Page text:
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Destination Wedding Survival Guide for Photographers

Have you considered offering destination wedding photography to your clients but questioned the amount of work and risks involved? We will dive deep in this article, covering various topics to help you succeed on your first destination wedding assignment.

The topics covered include:

  • Planning and what to bring.
  • Scouting and how to use your time on location efficiently.
  • Capturing the wedding day and beyond.
  • Understanding the client experience and your role as photographer.
Destination weddings are not always sunshine and rainbows. What do you do when the weather forecast shows rain for the entire week? How will you reassure your client that you have what it takes to help them succeed?

My name is Jimmy Chan, the wedding photographer of Pixelicious from Montreal, Canada. Readers of PetaPixel might remember my other articles on lighting and posing, so the goal is to apply everything I have shared previously in a much more challenging context (destination wedding in Jamaica’s Montego Bay), while explaining the thought process as we go along. As always:

  • This article is loaded with tips for your upcoming assignment.
  • It’s easy to understand, such that hobbyist and amateur photographers can learn from.
  • Showcasing real client photos on location, not models in stylized shoots.
  • Criticizing my own favorite shots, revealing what I could have done differently.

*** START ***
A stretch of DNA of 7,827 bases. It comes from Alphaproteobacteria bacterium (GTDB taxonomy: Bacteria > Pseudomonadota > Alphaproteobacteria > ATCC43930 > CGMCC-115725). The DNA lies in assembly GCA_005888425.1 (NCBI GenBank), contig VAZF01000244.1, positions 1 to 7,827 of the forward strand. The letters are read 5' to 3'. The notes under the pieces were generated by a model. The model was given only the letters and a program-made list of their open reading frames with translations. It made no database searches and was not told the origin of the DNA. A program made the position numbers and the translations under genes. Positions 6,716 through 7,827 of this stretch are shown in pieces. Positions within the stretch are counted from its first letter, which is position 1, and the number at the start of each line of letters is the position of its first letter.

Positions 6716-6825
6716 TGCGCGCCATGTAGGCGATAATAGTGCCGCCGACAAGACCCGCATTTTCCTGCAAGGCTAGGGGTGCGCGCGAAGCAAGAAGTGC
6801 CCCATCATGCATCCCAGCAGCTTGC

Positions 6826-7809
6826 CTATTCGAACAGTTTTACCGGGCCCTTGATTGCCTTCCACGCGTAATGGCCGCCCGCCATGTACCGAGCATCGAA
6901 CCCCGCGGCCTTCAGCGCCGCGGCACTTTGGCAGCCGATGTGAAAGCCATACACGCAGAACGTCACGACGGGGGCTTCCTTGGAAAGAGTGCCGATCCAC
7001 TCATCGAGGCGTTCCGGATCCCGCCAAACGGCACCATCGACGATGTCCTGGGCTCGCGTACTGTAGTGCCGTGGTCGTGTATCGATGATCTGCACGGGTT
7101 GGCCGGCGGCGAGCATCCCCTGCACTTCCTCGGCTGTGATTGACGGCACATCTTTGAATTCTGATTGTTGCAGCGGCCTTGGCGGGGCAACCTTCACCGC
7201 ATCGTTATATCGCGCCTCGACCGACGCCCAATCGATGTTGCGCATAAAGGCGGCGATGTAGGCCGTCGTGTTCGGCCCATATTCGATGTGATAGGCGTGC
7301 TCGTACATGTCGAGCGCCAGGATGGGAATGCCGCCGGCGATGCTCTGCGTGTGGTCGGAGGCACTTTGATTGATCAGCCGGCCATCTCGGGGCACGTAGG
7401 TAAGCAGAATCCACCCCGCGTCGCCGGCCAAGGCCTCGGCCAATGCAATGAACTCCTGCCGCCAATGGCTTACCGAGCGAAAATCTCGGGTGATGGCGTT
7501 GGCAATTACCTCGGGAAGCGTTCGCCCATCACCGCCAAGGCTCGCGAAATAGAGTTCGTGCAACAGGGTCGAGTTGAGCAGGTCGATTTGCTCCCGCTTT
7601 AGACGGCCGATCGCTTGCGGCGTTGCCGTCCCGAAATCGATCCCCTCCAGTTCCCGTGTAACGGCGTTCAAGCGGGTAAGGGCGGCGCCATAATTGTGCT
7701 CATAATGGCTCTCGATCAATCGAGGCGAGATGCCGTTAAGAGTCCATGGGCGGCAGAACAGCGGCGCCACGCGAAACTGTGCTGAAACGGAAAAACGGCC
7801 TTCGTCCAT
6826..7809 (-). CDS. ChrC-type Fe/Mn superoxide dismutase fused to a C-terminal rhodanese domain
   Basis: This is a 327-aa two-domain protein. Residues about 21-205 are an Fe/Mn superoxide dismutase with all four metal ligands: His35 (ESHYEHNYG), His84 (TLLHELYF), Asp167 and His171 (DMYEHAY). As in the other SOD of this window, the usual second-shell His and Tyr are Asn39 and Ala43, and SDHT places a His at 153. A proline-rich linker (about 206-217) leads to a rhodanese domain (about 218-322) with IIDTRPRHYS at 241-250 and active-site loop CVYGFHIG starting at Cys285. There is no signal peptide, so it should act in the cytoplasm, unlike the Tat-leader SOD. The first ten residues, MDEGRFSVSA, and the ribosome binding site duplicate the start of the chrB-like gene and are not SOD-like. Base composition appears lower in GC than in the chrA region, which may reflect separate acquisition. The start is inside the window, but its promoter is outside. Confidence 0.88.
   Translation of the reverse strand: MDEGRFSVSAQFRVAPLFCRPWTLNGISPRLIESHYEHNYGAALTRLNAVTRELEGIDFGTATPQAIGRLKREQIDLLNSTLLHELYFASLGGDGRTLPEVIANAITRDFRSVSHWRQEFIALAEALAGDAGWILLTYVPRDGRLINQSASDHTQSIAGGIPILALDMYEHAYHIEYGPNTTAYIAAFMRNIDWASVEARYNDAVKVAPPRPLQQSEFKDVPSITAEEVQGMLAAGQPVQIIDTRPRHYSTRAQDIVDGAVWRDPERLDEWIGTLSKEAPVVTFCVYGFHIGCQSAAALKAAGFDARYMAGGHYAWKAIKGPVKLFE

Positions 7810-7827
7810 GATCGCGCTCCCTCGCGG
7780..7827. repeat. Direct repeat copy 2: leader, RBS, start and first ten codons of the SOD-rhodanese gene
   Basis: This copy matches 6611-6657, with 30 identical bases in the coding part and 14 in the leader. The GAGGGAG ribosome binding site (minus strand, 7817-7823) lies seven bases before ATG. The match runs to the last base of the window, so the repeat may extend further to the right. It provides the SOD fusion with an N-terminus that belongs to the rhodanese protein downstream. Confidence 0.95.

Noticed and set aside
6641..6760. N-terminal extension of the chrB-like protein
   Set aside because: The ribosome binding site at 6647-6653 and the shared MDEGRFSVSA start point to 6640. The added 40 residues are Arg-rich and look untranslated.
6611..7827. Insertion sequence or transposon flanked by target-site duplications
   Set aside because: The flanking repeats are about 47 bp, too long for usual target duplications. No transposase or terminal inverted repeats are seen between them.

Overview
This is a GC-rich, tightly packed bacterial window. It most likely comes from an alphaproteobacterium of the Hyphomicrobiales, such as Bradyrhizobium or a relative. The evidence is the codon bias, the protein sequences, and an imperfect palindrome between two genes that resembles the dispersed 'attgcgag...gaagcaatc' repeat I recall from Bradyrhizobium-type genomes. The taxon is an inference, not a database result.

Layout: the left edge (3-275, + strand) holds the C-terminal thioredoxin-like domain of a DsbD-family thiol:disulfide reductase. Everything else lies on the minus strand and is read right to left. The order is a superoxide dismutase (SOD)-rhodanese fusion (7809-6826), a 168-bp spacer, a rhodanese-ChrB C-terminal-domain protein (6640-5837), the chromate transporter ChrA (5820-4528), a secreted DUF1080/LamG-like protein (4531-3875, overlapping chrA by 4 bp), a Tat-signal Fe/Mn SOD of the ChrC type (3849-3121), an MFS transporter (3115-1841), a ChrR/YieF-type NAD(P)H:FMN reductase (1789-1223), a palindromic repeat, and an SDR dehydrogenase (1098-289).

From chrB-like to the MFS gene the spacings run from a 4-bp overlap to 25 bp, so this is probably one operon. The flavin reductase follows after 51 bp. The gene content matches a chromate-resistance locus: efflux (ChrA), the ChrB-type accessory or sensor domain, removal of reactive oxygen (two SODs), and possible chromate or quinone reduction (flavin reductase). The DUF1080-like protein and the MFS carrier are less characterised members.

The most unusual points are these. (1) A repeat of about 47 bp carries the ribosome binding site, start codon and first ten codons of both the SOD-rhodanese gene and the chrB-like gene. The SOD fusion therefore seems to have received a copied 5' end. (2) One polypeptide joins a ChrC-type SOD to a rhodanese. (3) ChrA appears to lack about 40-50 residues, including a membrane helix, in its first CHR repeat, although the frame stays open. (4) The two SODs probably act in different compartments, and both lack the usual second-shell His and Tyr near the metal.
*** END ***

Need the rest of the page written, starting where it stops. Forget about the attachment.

Think carefully before offering destination wedding photography to your clients

In the end we all want happy brides, just be aware that there’s a long journey getting there.

Does your insurance policy cover your equipment and liability in a foreign country (in particular the country you will be visiting)?

Are you able to execute with a minimal amount of gear?

Are you willing to work tirelessly for days, while being away from your family?

If you answer “no” to any of the questions above, then you shouldn’t be offering destination weddings until you are ready. Don’t be enticed by the scenic backdrops or the jet-setting lifestyle because it involves 10x amount of work, stress, and effort.

Don’t procrastinate, and start planning immediately

Whether the client is booking your flight and accommodation via the travel agency or you wish to do everything yourself, ideally you wish to arrive on location two days ahead. This minimizes the impact should you have to deal with flight cancellations and delayed/lost luggage. Also, it gives you the opportunity to attend important meetings with the venue coordinator, participate in the ceremony’s rehearsal and scout the area before the wedding day.

Furthermore, explore opportunities where you might take your client along for photo shoots. I plan them like my engagement sessions, where I elaborate on visual concepts, clothing, time of day and where to shoot.

There are areas where extra precaution is required, as indicated in the Government of Canada’s website. Never risk your client’s safety (or your own) for a photo, it’s not worth it.

Double check if your destination requires special work permit or visa upon entry. Remember that you are visiting for work, as a photographer and not as a tourist. This sounds like a no-brainer but many underestimate the amount of time needed in getting all documentation ready. For Jamaica, a work permit isn’t necessary but I had e-mail transcripts from the Jamaican embassy (in Canada) printed anyway, in case I run into problems with the customs.